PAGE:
Hoffmann (or Hofmann), Melchior
Hoffmann (or Hofmann), Melchior one of the most celebrated Anabaptist (q.v.) prophets, born at Hall, in Suabia, originally a furrier, went to Livonia about the time of the Reformation, and became a Protestant. His enthusiasm for the cause of the Protestants led him to preach at Wolmar. On account of the great opposition which he there encountered, he went to Dorpat, where the opposition against him was no less great, and he became so embittered against the Roman Catholic priests that he sought to influence the people in favor of destroying all paintings in churches, and all monasteries. This course estranged from him even his own friends, and he left in 1525 for Wittenberg to consult with Luther and Bugenhagen, who encouraged him to return to Dorpat, admonishing his friends, at the same time, to harmonious action. But his success was no better than before, and he soon after left for Reval. Later we find him at Stockholm. In 1527 the king of Denmark appointed him preacher at Kiel, but his determination to explain the Bible apocalyptically, and his deviation from the Lutheran doctrine of the sacraments, made Luther and his followers opponents of Hoffmann, and, after a stay of only two years, a conference to examine his doctrines was appointed. He was condemned for heresy, deposed from his position, and ordered to leave the country. He now went to Strasburg, and next to Emden, where he allied himself with the Anabaptists, and soon became one of their principal leaders. At the latter place he so infatuated his followers that they took him for the prophet Elias, and announced the Day of Judgment as coming in 1536. From Emden he returned to Strasburg, but the disturbances which he provoked occasioned the calling of a synod (June, 1533), which condemned him and caused his imprisonment. He died in prison in 1542. On the person of Christ. Hoffmann, with many other Anabaptists, and like the Valentinians of the early ages, held that our Lord's birth was a mere phantom, laying great stress upon ἐγένετο (Joh 1:14); that the Logos did not merely assume our nature, but he became flesh — hence his blasphemous expression, "Maledicta sit caro Mariae" (Smith's Hagenbach, History of Doctrines, 2, 349; comp. also Tuchsel, p. 34, 35). On the Eucharist he differed, as we have already stated, from Luther in his doctrine of the real (spiritual) presence, holding that the bodily bread is a seal, sign, and token in memory of the body; the body, however, is received in the word by an unwavering faith in our heart; the word is spirit and life; the word is Christ, and is partaken of by faith. Thus he thought it possible, while considering the bread only as a symbol, to adhere to the symbol of the real spiritual presence of Christ. The followers of Hoffmann, who took the name of their leader, flourished for a short time after his death near Strasburg and Lower Germany, but finally joined the other Anabaptist sects, from which Hoffmann, while alive, had kept distinct. Fuhrmann (Handwörterb d. christl. Religions ü.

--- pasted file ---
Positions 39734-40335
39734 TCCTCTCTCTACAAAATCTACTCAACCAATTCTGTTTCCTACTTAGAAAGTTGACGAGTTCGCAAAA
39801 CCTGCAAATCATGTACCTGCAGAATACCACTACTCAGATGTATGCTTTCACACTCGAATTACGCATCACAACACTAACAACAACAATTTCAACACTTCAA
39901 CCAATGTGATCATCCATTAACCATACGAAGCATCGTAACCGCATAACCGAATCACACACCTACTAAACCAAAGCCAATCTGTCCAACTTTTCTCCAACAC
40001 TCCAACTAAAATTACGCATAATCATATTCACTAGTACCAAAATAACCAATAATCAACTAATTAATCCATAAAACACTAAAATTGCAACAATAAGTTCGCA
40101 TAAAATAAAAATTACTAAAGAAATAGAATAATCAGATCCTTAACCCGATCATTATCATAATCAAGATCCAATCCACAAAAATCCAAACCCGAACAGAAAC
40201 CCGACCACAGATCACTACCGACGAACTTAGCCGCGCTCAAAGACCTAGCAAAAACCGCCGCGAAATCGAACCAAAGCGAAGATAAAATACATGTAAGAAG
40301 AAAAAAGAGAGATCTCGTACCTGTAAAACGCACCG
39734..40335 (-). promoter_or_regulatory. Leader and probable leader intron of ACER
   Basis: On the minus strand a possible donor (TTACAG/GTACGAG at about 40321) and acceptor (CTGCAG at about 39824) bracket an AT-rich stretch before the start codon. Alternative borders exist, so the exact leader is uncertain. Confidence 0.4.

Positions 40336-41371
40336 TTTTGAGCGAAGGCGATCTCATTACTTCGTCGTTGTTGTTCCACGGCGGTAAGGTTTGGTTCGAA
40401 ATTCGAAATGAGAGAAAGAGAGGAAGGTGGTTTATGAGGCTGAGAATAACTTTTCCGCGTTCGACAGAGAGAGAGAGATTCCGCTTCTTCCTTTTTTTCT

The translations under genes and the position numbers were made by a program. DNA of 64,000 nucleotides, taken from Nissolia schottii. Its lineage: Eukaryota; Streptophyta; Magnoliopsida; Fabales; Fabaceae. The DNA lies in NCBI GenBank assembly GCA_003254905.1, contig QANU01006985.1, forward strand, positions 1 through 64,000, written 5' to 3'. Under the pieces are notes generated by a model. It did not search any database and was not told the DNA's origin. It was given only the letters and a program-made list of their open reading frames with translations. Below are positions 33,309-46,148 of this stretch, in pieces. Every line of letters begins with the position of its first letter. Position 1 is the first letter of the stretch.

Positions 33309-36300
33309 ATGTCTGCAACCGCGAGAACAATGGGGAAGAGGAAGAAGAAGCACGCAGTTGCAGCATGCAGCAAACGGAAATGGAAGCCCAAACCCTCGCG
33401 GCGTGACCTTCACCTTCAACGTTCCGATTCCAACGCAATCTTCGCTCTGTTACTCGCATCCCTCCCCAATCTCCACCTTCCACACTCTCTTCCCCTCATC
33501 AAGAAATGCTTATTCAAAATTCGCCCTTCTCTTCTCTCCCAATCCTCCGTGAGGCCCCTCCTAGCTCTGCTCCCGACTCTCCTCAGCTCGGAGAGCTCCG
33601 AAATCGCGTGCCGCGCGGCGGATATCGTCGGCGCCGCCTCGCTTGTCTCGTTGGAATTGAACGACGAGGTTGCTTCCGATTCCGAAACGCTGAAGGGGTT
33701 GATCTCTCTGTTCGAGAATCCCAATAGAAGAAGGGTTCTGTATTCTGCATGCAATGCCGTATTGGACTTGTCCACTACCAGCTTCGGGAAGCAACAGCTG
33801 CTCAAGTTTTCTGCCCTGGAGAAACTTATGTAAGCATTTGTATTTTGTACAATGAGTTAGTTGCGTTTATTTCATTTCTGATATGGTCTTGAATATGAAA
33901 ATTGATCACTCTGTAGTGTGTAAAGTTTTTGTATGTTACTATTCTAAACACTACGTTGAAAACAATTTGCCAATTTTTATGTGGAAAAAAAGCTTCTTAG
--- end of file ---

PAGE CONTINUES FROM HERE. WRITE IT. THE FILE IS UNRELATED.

Kirchengesch. 2, 325) says that a number of this sect went to England in 1535, and that there also they suffered greatly from persecutions; twenty- two of them were even imprisoned. Under Edward VI. (1548) they fared somewhat better, but after Mary's accession to the throne they were obliged to flee the country. Under the reign of Elizabeth they again ventured to reside in England, but in 1560 they were finally banished the country. A full account of Hoffimann and his sects is given by Krohn, Gesch. d. fanat. u. enthus. Wiedert'ufer in Niederdeutschland (Lpz. 1758, 8vo, containing, also, a complete list of the writings of Hoffmann, which were mainly apocalyptical); Herrmann, Sur la vie et les ecrits de M. H. (Strasburg, 1858). See also Schröckh, Kirchengesch. s. d. Reformat. 4, 442 sq.; Cunitz, in Herzog's Real-Encyklop. 6, 191 sq.; Bayle, Histor. Dict. 2, 480; Niedner, Lehrb. d. Kirchengesch. p. 64; Möller, Cimbria litterata, 2, 347 sq.; Rihrich, in Zeitschr. f. histor. Theol. (1860, p. 3 sq.); Gass, Gesch. d. Dogmat. 2, 73; Baumgarten-Crusius, Dogmengesch. p. 628. (J. H.W.)